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Do tropical rain forest soils have greater nematode diversity than high arctic tundra? a metagenetic comparison of Malaysia and Svalbard


Kerfahi, Dorsaf and Tripathi, Binu M. and Porazinska, Dorota L. and Park, Jungok and Go, Rusea and Adams, Jonathan M. (2016) Do tropical rain forest soils have greater nematode diversity than high arctic tundra? a metagenetic comparison of Malaysia and Svalbard. Global Ecology and Biogeography, 25 (6). pp. 716-728. ISSN 1466-822X; ESSN: 1466-8238


Aim Latitudinal differences in diversity have long fascinated ecologists. It is unclear whether small soil animals such as nematodes show latitudinal differences in diversity. Based on hypotheses concerning the basis for greater tropical diversity, and by analogy with other groups, we predicted (1) greater alpha diversity in the equatorial tropics than the High Arctic, (2) greater beta and gamma diversity in the tropics. We also predicted (3) no species overlap between the tropics and the High Arctic, and (4) lower abundance of root feeding and insect parasitic nematodes in the high Arctic. Location We sampled at three sites in equatorial rain forest in Malaysia at 2° N and three sites in High Arctic tundra in Svalbard at 79° N. Methods In Malaysia and Svalbard, three sets of 1-m2 samples were taken, in interrupted grids. Nematodes were extracted using a Baermann funnel. Bulk DNA was amplified by polymerase chain reaction for the 18S rRNA gene, followed by 454-pyrosequencing. Results Comparing operational taxonomic unit (OTU)-based nematode communities (99% sequence similarity), averaged alpha diversity per 1-m2 quadrat showed no difference between Malaysia and Svalbard. However, the classic beta diversity and gamma diversity of nematodes was higher for Malaysia. Main conclusions There was, surprisingly, no difference in the alpha diversity of nematodes between Malaysia and Svalbard. However, for beta and gamma diversity, diversity was higher in Malaysia. There was also considerable OTU overlap between the two regions, suggesting that very broad climatic niches are common in nematode ecology. Plant root feeders and insect parasites were relatively more common in Svalbard. Overall, we found a mixed and complex picture in terms of agreement with what would be predicted on the basis of ecological theory and observations on other groups. While further confirmatory studies would be beneficial, there is a need to incorporate these new findings in the formulation of hypotheses and tests for the underlying causes of latitudinal trends.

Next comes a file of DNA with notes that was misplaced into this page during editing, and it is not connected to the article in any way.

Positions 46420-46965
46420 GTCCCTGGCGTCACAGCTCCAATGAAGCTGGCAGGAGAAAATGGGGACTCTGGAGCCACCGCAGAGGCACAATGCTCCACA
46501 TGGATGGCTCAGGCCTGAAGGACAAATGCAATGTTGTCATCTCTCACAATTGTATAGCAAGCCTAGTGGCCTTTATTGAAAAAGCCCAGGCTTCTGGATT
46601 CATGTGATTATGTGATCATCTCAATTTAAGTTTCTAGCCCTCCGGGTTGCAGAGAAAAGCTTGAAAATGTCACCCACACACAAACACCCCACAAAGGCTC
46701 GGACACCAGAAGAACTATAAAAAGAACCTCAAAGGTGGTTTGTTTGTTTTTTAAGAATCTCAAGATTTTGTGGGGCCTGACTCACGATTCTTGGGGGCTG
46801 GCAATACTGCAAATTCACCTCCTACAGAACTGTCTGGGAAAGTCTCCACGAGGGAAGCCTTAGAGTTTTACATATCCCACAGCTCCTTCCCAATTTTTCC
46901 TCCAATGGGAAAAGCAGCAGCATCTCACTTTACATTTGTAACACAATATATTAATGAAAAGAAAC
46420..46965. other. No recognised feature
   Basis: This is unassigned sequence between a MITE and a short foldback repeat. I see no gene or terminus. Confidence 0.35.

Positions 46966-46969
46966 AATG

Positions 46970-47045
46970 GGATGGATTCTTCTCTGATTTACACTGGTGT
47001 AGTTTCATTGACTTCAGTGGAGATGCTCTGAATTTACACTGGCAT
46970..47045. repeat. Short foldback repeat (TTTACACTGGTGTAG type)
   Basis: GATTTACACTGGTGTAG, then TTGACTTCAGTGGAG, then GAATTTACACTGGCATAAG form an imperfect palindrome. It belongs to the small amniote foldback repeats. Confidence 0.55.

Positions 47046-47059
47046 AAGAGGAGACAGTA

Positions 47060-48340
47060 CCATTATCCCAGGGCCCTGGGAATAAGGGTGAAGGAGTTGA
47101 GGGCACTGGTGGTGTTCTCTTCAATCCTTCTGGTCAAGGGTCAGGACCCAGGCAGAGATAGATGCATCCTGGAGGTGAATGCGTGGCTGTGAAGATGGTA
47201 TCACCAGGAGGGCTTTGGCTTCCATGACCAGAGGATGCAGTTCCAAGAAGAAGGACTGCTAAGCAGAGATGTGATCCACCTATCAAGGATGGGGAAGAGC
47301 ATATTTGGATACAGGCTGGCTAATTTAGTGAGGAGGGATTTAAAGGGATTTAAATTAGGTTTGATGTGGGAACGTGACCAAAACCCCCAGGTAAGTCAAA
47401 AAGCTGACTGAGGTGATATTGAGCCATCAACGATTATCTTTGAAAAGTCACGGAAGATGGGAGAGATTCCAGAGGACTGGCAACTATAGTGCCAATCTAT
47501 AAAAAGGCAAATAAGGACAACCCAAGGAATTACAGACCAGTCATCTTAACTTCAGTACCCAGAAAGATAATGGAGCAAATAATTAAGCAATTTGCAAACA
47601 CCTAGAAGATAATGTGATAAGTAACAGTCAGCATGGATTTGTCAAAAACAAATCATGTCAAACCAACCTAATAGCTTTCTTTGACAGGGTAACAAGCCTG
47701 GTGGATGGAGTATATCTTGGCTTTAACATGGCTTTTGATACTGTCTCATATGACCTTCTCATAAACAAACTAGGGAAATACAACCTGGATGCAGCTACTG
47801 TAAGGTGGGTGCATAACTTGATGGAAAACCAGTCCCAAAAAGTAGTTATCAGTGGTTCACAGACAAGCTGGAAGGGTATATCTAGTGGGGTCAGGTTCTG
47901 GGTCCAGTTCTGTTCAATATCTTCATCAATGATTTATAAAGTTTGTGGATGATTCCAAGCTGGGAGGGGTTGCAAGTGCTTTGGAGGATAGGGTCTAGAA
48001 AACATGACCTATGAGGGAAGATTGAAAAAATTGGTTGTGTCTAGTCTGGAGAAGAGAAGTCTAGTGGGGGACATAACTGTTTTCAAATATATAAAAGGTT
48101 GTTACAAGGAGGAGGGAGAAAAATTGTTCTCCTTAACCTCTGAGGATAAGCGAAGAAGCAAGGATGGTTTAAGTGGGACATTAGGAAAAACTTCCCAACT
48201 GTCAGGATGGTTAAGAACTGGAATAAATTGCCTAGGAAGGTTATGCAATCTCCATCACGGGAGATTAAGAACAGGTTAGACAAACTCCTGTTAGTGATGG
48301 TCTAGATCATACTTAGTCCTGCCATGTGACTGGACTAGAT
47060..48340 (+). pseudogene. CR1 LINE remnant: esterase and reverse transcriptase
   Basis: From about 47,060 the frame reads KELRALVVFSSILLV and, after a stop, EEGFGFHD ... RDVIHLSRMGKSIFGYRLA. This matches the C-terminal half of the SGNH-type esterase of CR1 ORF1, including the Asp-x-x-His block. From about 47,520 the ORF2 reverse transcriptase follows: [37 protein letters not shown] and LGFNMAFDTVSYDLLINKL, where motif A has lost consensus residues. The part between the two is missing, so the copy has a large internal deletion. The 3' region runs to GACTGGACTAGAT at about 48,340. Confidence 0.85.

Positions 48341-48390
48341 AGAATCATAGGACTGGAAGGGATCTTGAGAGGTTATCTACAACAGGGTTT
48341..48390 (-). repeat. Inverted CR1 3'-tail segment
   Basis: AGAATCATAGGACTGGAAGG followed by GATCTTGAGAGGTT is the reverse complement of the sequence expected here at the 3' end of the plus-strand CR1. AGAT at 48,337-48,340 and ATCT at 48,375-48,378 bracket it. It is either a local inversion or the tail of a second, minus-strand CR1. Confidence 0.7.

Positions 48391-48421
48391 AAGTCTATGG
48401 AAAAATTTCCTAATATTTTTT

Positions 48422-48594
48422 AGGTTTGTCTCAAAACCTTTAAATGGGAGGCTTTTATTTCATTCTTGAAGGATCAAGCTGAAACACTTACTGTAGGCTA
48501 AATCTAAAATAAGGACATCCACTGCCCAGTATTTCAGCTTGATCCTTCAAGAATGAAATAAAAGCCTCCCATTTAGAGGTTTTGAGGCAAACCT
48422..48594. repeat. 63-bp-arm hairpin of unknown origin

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Additional Metadata

Item Type: Article
Divisions: Faculty of Science
DOI Number: https://doi.org/10.1111/geb.12448
Publisher: Wiley
Keywords: Arctic; Diversity; DNA; Latitude; Malaysia; Metagenetics; Nemat odes; Soil; Tropical; Svalbard
Depositing User: Mohd Hafiz Che Mahasan
Date Deposited: 14 Aug 2017 08:46
Last Modified: 14 Aug 2017 08:46
Altmetrics: http://www.altmetric.com/details.php?domain=psasir.upm.edu.my&doi=10.1111/geb.12448
URI: http://psasir.upm.edu.my/id/eprint/55554
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